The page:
Cawthorn fined $15,000 for promoting ‘Lets go Brandon’ cryptocurrency

Cawthorn fined $15,000 for promoting ‘Lets go Brandon’ cryptocurrency

The House Ethics Committee has directed Rep. Madison Cawthorn (R-N.C.) to pay more than $15,000 in fines and fees for encouraging people to purchase a cryptocurrency in which he had a financial interest that was not properly disclosed. Get the full experience. Choose your plan ArrowRight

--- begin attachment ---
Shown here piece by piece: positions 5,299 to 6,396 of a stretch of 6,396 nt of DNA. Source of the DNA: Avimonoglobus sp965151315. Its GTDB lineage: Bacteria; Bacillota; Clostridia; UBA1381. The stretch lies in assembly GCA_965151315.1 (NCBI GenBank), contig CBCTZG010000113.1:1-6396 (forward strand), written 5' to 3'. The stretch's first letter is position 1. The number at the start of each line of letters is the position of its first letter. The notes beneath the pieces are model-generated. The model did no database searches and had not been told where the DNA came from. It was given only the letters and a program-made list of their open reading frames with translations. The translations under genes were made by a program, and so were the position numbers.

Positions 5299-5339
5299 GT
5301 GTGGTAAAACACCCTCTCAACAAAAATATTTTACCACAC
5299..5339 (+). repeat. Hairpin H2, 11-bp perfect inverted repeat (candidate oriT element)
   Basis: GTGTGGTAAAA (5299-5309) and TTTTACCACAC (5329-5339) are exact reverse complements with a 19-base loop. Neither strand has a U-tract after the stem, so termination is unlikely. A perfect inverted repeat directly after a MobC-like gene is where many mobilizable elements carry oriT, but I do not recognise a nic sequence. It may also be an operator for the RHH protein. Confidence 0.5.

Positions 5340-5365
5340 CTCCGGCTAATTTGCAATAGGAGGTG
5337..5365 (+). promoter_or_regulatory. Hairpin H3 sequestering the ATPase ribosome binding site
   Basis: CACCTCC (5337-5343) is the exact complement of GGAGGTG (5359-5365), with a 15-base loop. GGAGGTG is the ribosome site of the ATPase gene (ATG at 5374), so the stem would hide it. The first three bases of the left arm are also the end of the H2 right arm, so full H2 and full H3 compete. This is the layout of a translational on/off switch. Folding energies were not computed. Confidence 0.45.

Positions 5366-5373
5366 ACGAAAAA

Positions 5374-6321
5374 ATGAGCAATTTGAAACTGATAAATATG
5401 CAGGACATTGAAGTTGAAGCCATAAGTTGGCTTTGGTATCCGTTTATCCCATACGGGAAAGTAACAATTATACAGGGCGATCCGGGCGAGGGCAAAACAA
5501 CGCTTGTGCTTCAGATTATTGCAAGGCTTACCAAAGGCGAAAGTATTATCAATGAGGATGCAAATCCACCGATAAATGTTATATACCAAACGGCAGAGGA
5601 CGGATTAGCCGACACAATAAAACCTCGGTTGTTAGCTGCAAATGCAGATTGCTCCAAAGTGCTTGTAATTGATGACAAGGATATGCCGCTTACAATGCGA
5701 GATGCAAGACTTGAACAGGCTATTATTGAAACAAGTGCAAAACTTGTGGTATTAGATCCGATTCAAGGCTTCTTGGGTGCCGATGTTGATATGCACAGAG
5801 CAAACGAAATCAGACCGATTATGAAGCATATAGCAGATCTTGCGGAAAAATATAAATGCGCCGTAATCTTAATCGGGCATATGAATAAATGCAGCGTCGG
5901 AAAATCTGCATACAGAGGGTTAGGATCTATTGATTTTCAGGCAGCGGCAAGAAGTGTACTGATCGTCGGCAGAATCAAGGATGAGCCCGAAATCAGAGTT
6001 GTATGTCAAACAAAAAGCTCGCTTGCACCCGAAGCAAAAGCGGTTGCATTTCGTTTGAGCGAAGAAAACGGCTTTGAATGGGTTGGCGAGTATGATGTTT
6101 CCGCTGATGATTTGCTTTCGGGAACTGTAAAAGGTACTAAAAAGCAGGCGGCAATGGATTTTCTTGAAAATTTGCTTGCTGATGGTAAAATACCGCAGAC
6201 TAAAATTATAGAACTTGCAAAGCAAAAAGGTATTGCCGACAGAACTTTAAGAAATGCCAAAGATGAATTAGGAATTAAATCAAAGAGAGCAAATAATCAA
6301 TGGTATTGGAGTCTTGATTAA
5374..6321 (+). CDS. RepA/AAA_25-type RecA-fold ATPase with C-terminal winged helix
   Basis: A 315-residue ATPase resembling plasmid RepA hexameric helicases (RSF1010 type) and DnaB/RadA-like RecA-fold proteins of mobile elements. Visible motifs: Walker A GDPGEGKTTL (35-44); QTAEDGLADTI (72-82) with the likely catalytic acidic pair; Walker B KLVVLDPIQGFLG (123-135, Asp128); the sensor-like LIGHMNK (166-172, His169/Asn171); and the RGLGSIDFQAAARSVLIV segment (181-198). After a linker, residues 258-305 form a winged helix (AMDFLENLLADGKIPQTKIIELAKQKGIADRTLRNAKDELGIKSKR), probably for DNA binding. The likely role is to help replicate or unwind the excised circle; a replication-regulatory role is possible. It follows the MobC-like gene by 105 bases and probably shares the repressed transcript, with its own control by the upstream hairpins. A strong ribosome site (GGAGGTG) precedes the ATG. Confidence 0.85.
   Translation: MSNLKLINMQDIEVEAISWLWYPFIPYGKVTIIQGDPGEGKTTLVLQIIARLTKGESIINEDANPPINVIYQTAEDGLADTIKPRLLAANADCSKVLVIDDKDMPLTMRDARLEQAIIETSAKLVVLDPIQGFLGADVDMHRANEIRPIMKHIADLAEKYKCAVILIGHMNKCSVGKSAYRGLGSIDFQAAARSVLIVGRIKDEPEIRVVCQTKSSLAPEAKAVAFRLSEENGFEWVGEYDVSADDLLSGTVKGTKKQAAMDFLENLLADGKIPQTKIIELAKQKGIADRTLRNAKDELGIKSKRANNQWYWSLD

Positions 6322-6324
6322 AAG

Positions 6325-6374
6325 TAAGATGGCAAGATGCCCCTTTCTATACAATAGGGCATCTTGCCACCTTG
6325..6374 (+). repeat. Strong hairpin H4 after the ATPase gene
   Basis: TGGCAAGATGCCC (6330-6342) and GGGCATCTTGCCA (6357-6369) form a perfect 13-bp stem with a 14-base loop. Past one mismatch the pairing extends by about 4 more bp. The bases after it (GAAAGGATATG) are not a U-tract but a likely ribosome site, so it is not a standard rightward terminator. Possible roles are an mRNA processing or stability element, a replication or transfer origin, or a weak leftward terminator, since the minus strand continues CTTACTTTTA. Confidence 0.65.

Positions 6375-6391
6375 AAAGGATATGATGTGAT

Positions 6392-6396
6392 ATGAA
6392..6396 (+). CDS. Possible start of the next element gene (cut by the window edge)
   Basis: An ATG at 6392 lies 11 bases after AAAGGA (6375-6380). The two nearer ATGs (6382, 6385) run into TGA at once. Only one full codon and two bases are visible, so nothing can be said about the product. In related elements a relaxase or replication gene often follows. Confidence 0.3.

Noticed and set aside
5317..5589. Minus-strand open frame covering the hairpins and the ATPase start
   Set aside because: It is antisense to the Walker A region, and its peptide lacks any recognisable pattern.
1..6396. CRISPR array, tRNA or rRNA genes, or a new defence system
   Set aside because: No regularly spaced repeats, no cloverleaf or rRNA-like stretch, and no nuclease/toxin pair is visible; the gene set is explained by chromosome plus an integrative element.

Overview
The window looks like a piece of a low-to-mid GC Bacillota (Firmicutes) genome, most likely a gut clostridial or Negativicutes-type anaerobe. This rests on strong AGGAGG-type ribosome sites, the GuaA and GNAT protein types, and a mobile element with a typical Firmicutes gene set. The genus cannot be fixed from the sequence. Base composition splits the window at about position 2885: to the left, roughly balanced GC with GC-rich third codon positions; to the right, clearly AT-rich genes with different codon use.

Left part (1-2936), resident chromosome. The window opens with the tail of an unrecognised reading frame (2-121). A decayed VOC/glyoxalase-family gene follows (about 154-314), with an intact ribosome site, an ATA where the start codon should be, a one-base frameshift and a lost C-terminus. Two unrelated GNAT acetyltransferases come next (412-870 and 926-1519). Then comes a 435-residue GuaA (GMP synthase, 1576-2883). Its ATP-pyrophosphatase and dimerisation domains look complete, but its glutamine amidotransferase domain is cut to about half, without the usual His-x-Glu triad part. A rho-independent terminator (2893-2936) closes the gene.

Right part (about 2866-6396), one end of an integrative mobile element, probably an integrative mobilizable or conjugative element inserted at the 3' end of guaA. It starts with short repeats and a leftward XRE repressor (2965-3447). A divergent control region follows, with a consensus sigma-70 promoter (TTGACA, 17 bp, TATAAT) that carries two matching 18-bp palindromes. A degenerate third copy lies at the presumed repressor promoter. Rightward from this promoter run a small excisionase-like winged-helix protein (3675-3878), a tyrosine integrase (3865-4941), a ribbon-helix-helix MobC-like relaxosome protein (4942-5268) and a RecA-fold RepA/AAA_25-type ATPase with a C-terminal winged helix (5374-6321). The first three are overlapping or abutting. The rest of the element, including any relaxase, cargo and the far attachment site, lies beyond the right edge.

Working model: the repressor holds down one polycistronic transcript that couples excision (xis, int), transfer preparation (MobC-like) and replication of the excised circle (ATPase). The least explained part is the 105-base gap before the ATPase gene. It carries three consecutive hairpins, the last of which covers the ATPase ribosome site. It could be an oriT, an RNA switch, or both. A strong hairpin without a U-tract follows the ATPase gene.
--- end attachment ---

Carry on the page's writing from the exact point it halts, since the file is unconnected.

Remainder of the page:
According to the committee’s 81-page report released Tuesday, Cawthorn has until the end of the month to pay $14,237.49 — “reflecting the approximate value of the gift he received” — to “an appropriate charitable organization,” and an additional $1,000 in late filing fees to the Treasury Department within 14 days of the report’s release. The congressman lost his primary in May and his term ends next month. The House panel’s investigative subcommittee (ISC) “found substantial evidence that Representative Cawthorn promoted a cryptocurrency in which he had a financial interest in violation of rules protecting against conflicts of interest, and that he failed to file timely reports to the House disclosing his transactions relating to the cryptocurrency,” the report said. The subcommittee “did not find that Representative Cawthorn knowingly or willfully failed to file timely disclosures; nonetheless, the ISC found that he is required by statute to pay the applicable late filing fees for his untimely disclosures.” The committee investigated but did not find sufficient evidence of insider trading, efforts to artificially inflate the value of the coin or an intent to personally enrich himself. The report also found no evidence to support allegations this year that Cawthorn had an improper relationship with a staffer. Cawthorn’s office had no immediate response to the report. According to the report, Cawthorn paid $150,000 for 180 billion “Let’s go, Brandon,” or LGB Coin, on Dec. 21, 2021. By that time, Republicans had adopted the phrase as a vulgar expression against President Biden. On the morning of Dec. 22, images could be found on social media of Cawthorn touting the coin . On Dec. 30, 2021, LGB Coin announced that it would sponsor a NASCAR driver, Brandon Brown, in the 2022 racing season. The following day, Cawthorn sold a bunch of the LGB Coin he had just purchased. Then, on Jan. 4, 2022, NASCAR announced that it was withdrawing its approval for LGB Coin to sponsor a driver in its competitions, leading the price of the coin to plummet. That same day, Cawthorn sold more of his LGB Coin and, nearly two weeks later, sold nearly all the remaining LGB Coin he owned, according to the report. Cawthorn, according to the report, “was seen in multiple photographs and videos in which he appeared to support or specifically encouraged individuals to purchase LGB Coin, including after the value of the LGB Coin that he held plummeted.” But officials did not come to a consensus about whether Cawthorn “intended to personally profit from his promotional activities.” As of mid-November, Cawthorn told officials that he owned nearly 15,400,000,000 LGB Coin that he “believed” was valued at “$357.52,” though, the report notes, “it is unclear how Rep. Cawthorn reached his estimation of the value.” In the report, officials said Cawthorn’s behavior in connection to the coin “did not reflect creditably upon the House.” The report is a capstone to the brief tenure of the one-term Republican whose status as a rising star in the party was quickly eclipsed by bizarre scandals and allegations of wrongdoing. Cawthorn was elected to Congress in November 2020 at age 25 and was a fierce defender of President Donald Trump. In his time in office, he was pulled over for speeding and was charged with driving with a revoked license. He tried bringing a loaded gun onto an airplane. He accused fellow Republicans of hosting orgies and doing cocaine. He also called President Volodymyr Zelensky of Ukraine a “thug.” He amassed more than 1 million followers on social media but also drew a crowded field of Republican and Democratic opponents when he ran for re election . Cawthorn came in second place in the Republican primary in May, behind Chuck Edwards, a state senator , who went on to win the congressional seat in the general election. Georgia runoff election: A runoff between Sen. Raphael G. Warnock (D) and Republican challenger Herschel Walker on Tuesday caps a turbulent election year. Get live updates here and a look at Warnock and Walker’s paths to victory. Divided government: Republicans narrowly won back control of the House , while Democrats will keep control of the Senate , creating a split Congress . What the results mean for 2024: A Republican Party red wave seems to be a ripple after Republicans fell short in the Senate and narrowly won control in the House. Donald Trump announced his 2024 presidential campaign shortly after the midterms. Here are the top 10 2024 presidential candidates for the Republicans and Democrats .

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